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Advisors Can Learn A Lot from Automators

August 8, 2016

Broker-dealers and RIAs worried about robo-advisors understand the upstarts’ appeal and are willing to learn from it, guest columnist Linda Ding writes in WealthManagement.com.

Eliminating paper, centralizing digital content and automating complex processes such as the onboarding process, compliance and disaster recovery are essential to surviving the digital advice race, according to Ding, an executive at document-management software maker Laserfiche.

Ding points to Rehmann Financial, a firm that set up enterprise-content-management software to make it cheaper to share documents. In turn, such systems, integrated with customer-relationship-management systems, can make customer service more efficient as well, she writes.

Once documents are centralized and digitized, it’s also easier to automate day­-to-­day business processes, Ding writes. At Rehmann Financial, this means reducing time for opening new accounts and onboarding new representatives, as well as automating compliance tasks, such as routing correspondence to the appropriate supervisors. It also means creating more time to deliver hands-­on personalized attention to investors — the majority of whom still prefer a good relationship with a human advisor but also want online and digital capabilities, according to a recent Gallop study cited by Ding.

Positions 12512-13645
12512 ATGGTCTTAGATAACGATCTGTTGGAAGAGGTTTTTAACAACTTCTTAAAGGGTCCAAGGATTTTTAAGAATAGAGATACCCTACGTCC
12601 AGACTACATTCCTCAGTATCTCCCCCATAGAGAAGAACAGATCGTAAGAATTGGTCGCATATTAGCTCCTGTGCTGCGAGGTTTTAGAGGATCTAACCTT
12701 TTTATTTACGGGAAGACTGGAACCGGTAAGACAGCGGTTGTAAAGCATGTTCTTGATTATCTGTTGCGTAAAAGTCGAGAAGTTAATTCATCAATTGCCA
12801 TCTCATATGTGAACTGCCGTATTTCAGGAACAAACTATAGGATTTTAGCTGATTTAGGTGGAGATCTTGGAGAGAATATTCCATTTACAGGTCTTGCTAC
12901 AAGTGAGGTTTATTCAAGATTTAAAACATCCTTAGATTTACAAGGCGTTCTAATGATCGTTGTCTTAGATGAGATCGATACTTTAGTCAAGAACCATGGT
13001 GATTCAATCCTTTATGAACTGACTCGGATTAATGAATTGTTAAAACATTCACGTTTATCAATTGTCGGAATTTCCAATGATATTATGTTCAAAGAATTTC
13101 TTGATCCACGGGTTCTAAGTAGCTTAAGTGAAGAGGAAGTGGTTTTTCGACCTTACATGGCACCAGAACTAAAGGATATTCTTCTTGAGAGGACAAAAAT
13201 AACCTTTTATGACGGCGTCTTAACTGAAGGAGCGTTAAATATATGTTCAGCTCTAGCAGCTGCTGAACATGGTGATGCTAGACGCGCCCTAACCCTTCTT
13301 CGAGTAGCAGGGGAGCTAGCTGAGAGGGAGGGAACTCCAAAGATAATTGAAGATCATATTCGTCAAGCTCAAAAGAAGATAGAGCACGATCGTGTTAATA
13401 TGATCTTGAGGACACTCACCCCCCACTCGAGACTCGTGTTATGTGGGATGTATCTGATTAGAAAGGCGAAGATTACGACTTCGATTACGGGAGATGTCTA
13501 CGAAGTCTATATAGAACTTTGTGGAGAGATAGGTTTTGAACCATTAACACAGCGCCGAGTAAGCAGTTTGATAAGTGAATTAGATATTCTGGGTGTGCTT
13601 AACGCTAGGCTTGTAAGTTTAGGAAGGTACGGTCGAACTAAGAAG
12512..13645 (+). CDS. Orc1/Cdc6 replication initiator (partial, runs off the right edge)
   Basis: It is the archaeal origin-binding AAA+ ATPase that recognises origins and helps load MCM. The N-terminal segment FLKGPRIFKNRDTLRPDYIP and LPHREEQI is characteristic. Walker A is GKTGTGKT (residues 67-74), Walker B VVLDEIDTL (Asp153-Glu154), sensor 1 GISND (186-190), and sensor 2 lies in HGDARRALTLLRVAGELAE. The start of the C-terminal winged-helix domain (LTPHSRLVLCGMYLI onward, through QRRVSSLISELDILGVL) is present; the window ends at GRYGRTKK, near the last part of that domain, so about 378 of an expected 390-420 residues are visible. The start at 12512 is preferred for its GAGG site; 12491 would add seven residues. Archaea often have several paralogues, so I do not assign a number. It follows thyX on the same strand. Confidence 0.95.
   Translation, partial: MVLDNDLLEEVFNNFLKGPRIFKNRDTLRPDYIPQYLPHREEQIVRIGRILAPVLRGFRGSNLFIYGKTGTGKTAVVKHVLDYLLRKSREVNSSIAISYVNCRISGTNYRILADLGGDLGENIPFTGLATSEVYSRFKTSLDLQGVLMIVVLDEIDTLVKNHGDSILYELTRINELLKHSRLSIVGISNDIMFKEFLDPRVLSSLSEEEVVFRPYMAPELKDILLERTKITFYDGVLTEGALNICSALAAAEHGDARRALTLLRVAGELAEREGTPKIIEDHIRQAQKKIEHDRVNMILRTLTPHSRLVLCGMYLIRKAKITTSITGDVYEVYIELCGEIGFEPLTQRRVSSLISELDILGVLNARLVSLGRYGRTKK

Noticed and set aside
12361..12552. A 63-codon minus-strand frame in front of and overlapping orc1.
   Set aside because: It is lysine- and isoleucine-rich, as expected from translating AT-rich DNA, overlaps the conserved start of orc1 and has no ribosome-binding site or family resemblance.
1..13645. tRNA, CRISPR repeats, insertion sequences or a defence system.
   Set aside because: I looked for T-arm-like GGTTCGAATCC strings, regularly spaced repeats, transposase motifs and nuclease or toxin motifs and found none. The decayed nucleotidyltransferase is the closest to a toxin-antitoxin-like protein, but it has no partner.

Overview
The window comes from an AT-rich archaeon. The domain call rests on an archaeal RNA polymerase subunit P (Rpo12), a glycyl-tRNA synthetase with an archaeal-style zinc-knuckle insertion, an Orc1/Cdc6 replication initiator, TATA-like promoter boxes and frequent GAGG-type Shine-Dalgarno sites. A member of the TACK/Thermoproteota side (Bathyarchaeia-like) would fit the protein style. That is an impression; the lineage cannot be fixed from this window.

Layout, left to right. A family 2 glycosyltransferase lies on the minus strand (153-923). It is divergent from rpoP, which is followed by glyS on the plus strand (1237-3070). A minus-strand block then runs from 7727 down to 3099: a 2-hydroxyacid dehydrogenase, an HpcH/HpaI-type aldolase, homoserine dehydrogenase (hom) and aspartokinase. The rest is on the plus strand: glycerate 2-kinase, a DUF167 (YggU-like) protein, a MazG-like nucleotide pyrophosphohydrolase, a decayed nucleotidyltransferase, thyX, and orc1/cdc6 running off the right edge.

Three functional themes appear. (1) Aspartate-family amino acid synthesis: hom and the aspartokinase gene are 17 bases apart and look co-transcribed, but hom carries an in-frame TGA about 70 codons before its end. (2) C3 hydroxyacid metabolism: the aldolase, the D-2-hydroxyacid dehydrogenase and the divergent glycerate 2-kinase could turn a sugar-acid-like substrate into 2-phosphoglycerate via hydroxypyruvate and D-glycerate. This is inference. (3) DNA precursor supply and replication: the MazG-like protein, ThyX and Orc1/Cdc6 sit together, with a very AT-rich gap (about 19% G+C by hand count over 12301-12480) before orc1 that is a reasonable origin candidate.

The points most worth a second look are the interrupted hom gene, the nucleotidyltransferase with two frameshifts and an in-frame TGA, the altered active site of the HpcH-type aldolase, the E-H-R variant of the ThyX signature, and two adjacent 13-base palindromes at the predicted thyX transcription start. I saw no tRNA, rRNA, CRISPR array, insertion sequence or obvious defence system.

Meanwhile, on the robo side of things, Wealthfront is denying it’s having trouble keeping talent, WealthMangement.com reports. The robo advisor has seen several senior-management departures recently, including its product chief and chief operating officer.

Now though, Wealthfront says it has recruited three new executive-­level staff: vice presidents of engineering and research, and a general counsel.

The earlier departures, Wealthfront’s director of communications tells WealthManagement.com, were a matter of “business as usual” in Silicon Valley.

By Alex Padalka
  • To read the WealthManagement.com article cited in this story, click here.